Archived

This topic is now archived and is closed to further replies.

AriPVD

CNU Volunteers

Recommended Posts

We will soon be taking applications for volunteers for the 14th Congress for the New Urbanism, June 1-4 in Providence. Volunteering is a great way to defray the cost of attending the congress. Volunteers for 8 hours will pay $100 to attend, volunteers for 12 hours will attend for no cost. All volunteering will occur during the congress and at special events in the evenings, but that should not obstruct from full participation. I'll post when I have more info, just giving everyone a heads up.

Share this post


Link to post
Share on other sites


I just recieved the registration and preliminary schedule in the mail.

Am ready to sign up for 12+ hours of volunteering! Ari, please advise...

Share this post


Link to post
Share on other sites

NextGen3: The Third Conference of the Next Generation of New Urbanists

www.cnunextgen.org

Wednesday, May 31st, 2006, FREE (day prior to CNU XIV June 1-4, 2005)

Providence, Rhode Island

The Next Generation of New Urbanists, or NextGen, is a group of emerging professionals and students organized to collaboratively assess the current trends and practices contributing to the evolution of New Urbanism. NextGen organizes its own FREE one day conference the day before the annual Congress for New Urbanism, this year on May 31, 2006 from 9:00 AM-5:00 PM at the Providence Convention Center.

NextGen3 Program

Paralleling the CNU XIV theme, Developing the New Urbanism, NextGen has invited developers under the age of 35 who are currently managing New Urbanist projects to get their inside view on the challenges and opportunities on the front lines of implementation.

In the morning session Anna Lowder & Harvi Sahorta will discuss efforts on urban revitalization & the new town of Hampstead outside Montgomery, Alabama; Jed and Katie Selby will share the story of South Main River Park in Buena Vista, Colorado; Sara Struever will talk about the founding of Puente and "The Plant" mill redevelopment in Providence, Rhode Island.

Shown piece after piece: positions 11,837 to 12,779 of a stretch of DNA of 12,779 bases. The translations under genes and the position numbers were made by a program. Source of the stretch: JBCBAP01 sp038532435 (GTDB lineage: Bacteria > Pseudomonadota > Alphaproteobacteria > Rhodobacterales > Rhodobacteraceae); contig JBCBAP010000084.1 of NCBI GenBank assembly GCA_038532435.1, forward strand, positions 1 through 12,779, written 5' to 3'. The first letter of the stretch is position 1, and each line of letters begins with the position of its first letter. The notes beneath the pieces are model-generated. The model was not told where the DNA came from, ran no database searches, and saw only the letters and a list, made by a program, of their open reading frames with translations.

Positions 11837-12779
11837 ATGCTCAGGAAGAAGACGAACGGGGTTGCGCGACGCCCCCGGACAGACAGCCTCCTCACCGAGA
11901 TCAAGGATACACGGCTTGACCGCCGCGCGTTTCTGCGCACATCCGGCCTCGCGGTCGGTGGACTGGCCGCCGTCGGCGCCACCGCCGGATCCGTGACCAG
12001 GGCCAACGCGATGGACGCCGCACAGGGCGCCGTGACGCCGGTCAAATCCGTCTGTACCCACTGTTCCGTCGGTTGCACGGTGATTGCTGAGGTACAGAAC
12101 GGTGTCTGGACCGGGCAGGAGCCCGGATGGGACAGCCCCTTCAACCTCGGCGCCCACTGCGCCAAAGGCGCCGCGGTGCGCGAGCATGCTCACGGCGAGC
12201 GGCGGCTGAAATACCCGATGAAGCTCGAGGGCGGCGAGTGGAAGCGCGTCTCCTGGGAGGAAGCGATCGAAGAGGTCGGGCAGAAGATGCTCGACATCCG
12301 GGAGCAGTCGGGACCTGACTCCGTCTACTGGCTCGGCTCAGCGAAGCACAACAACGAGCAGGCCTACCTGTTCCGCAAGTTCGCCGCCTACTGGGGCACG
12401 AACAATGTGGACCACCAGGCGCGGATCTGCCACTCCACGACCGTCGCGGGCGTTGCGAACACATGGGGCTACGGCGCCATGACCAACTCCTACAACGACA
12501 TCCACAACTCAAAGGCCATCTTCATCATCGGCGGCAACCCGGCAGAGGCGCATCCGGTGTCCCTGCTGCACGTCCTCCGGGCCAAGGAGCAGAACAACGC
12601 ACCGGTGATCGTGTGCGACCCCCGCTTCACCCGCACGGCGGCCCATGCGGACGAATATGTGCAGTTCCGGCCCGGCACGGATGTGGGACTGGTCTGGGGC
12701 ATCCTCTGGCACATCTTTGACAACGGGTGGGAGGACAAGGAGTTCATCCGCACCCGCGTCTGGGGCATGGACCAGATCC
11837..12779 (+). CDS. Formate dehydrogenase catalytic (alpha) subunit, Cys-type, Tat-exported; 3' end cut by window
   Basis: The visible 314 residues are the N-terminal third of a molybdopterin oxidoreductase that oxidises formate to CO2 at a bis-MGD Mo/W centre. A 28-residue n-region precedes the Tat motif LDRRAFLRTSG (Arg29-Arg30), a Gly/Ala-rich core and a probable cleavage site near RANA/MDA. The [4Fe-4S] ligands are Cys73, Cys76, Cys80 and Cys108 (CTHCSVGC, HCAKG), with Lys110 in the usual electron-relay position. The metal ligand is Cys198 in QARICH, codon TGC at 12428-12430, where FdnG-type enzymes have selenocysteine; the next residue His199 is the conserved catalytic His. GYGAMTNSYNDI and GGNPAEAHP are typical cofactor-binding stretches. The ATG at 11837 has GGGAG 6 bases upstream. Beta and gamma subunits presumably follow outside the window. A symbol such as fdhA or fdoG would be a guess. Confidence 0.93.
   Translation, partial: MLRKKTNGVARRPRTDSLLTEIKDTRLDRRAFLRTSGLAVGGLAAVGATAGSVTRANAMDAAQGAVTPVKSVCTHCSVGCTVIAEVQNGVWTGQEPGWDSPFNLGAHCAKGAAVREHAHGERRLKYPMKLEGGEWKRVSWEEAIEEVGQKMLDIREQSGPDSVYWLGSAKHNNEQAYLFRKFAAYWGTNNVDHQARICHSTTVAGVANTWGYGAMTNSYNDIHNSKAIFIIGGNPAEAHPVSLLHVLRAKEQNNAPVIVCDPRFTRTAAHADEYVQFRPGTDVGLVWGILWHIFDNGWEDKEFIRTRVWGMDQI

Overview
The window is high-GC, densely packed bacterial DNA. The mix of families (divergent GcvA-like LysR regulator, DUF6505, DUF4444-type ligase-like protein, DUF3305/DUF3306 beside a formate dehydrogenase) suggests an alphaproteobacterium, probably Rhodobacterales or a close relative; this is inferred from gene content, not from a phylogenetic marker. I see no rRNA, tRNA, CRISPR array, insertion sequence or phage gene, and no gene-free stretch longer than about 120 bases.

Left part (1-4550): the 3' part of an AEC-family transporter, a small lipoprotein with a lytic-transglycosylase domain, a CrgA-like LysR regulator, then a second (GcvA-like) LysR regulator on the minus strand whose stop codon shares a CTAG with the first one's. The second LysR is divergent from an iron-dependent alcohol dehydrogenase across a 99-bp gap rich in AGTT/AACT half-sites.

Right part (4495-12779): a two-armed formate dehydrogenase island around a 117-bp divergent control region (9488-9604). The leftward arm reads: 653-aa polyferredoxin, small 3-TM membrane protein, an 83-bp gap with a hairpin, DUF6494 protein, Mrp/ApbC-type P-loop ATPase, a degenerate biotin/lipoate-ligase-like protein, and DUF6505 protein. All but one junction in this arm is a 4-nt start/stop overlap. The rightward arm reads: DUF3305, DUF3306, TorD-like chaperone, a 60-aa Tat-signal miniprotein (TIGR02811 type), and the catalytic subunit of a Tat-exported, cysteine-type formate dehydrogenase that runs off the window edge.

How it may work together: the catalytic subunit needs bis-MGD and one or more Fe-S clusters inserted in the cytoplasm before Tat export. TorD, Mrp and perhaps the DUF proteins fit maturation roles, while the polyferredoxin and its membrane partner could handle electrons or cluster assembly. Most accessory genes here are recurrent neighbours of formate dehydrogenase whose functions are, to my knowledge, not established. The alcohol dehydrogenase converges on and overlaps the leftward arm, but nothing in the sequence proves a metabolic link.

The afternoon will mark the return of a NextGen anchor activity, Open Space Technology. The Open Space format allows participants to generate their own agenda of topics and dynamically organize in small groups to share, interact, network and collaborate. The results from the previous open space sessions can be found on the NextGen website: http://www.cnunextgen.org/congress.php

Throughout the Congress

NextGen will be hosting a handful of events throughout the Congress including 2 sessions, evening gatherings, and a reception. Details to follow.

Registration

NextGen3 is FREE, and you do not have to attend CNU XIV to attend the NextGen activities. Register directly through the official CNU XIV registration process at http://www.cnuxiv.org/Content/10098/Register_Now.html. *

Volunteer Opportunities

Share this post


Link to post
Share on other sites

New Urbanists choose Providence for conference. Starting Thursday, the architects, planners and other conference participants will see the city in the midst of its biggest building boom in more than a decade. [ProJo.com]

Share this post


Link to post
Share on other sites

ArtInRuins: heard of Hope VI?

http://en.wikipedia.org/wiki/HOPE_VI

And the many other city projects and low to middle income projects New Urbanists have worked on? They don't get the publicity that greenfield work gets. I have worked on - farmworker housing, housing in Juarez, a pueblo in New Mexico, inner city in Tuscon, Albuquerque, Peoria, Boston, Idaho Falls, Bay St Louis Mississippi, New Orleans, Blakely Georgia (and the list goes on...).

Most New Urbanists have at least half of their work in existing and/or affordable projects. We would like to do more!

Share this post


Link to post
Share on other sites

And the many other city projects and low to middle income projects New Urbanists have worked on? They don't get the publicity that greenfield work gets. I have worked on - farmworker housing, housing in Juarez, a pueblo in New Mexico, inner city in Tuscon, Albuquerque, Peoria, Boston, Idaho Falls, Bay St Louis Mississippi, New Orleans, Blakely Georgia (and the list goes on...).

Most New Urbanists have at least half of their work in existing and/or affordable projects. We would like to do more!

Hey Citydweller,

How come you call what you practice "New Urbanism"? Isnt' just good ol' plain urbanism (with a little u)?

Share this post


Link to post